Long drives and the radio starts putting words in my mouth. My jaw pops open and I verbalize my desire to be saved. I salivate at the thought of salvation. I need to properly praise my lord and savior. God occupies the stretch between cities. Faith lives between like-minded ears. It’s easy to be like-minded. Out here, I wear a helmet to reduce the impact.
I scan the I-5 North looking for that new burger with the onion rings and the lettuce that’s so crisp you can hear it crunch through the airwaves.
A teenager croons over the loss of innocence with a Nashville packaged twang and I believe every word. I look out to see if anyone else is hearing this. No cars, but I’m passing a prison. Someone in there is hearing this and they know exactly what she means. She wishes things could go back to the way they were. She’s convincing. She’s endearing. She’s probably fourteen. Somewhere there’s a proud mother rolling in cash. On the road of life, there are passengers and there are pimps.
In between signs, I track my progress by the color of the hills. Flat land isn’t ideal. Not for the type of driving I do. It’s easy to drift. I’ll open a book or pay utility bills. I’ll pull out my phone and catch up current tragedies. I’ll drift over the line and bump along for a minute or two feeling like Pacman. I accrue a tremendous amount of points while playing against myself—my worthiest opponent out here. I rarely lose.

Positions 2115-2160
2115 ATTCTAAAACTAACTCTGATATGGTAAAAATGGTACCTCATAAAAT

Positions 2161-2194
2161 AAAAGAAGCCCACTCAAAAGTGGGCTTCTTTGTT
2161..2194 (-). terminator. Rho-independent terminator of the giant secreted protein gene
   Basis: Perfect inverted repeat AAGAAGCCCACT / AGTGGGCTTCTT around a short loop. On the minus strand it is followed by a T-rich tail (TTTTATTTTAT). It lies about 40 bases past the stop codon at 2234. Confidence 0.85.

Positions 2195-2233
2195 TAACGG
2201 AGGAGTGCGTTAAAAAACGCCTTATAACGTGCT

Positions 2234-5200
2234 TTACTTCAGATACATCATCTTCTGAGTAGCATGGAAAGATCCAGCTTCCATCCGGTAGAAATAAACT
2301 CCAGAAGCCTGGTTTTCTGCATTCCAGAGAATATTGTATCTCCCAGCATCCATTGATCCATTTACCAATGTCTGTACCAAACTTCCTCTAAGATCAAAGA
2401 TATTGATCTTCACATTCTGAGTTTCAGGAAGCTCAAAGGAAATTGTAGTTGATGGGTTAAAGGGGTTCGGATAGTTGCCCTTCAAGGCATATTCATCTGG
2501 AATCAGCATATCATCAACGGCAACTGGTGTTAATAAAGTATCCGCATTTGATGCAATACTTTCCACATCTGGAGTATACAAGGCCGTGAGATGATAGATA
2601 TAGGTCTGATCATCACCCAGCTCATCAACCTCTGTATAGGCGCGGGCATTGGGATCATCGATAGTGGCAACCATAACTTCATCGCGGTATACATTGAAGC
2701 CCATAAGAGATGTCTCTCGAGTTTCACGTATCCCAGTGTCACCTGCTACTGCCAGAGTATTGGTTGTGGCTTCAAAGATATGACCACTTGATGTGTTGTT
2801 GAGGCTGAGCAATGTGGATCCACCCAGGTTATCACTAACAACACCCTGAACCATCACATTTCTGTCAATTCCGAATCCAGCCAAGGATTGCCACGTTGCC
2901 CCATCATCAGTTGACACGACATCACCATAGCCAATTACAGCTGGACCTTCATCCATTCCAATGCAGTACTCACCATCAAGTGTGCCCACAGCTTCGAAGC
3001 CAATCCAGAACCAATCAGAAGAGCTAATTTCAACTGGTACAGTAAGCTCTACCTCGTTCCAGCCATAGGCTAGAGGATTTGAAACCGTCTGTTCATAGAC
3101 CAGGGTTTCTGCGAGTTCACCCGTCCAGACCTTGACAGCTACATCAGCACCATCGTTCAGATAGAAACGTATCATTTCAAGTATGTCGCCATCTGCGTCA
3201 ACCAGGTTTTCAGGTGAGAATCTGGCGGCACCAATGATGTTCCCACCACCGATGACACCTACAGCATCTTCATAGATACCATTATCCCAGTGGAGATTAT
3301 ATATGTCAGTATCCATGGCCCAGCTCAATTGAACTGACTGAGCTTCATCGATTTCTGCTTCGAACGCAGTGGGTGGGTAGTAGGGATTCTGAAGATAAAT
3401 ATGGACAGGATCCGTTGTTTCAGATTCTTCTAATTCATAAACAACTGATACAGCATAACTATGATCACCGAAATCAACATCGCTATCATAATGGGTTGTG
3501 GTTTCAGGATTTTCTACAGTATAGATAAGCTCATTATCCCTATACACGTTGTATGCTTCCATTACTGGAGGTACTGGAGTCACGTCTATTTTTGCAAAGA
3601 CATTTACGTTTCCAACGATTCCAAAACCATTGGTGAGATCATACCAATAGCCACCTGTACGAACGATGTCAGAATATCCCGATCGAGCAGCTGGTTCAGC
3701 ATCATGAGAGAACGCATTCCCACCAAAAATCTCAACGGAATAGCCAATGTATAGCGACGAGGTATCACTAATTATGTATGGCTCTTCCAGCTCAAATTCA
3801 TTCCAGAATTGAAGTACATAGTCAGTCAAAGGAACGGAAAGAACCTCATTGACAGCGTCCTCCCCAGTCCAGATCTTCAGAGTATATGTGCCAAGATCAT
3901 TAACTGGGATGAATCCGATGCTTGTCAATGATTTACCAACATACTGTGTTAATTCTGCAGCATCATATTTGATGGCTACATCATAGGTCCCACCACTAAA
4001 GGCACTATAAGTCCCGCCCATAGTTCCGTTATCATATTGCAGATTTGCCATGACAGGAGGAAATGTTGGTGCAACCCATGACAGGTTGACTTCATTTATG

Semi-trucks rule these roads. They get caught in the slow moving current of the road and keep pace like ambling ice caps. Only there is no end for these drivers. Just stages. As soon as they complete a leg, kick their feet up and grab a beer–the phone vibrates. Another baton is passed and they must keep going.
It’s important not to break your stride. I’m limited to a single tank of gas. If I run out of gas in Salinas; Salinas it is. I won’t go on. The same goes for Barstow, Truckee, Ghila Bend or Castro Valley. The car says when. I’m merely a passenger. Well, I’m actually the driver, but I play second fiddle. I steer when I have to, but there are limits. We all have breaking points. Mine are rather fragile. Flat tire, rain, traffic, and gasoline shortages have all stopped me before. It doesn’t take much.
It’s for the best. If you ever see me out there, you’ll understand why. I’m doing everything, but driving. Like I said, I leave that to the car. I just steer. But even that is a tedious task.
The Google Driverless Car hasn’t crashed yet. I have. More than once. The Google Driverless Car doesn’t get sleepy. It doesn’t text. It doesn’t get drunk. It doesn’t get bored. It doesn’t run red lights when it’s late or roll through stop signs when no one else is around. Rather prudish, I think, I’m not sure we’d hit it off.
The radio just told me that. Now do you see what I mean about the radio putting words in my mouth?
Of course, I haven’t seen this Driverless Car for myself. Usually, I keep eyes peeled for the aesthetically pleasing; be it plein air or portrait. There’s a lot to look at. As for the road, it could use a facelift. Somebody look into that.
Man 0 Machine 1
 There was that crash in Mountain View, but humans were to blame. If Google doesn’t count it, I won’t either.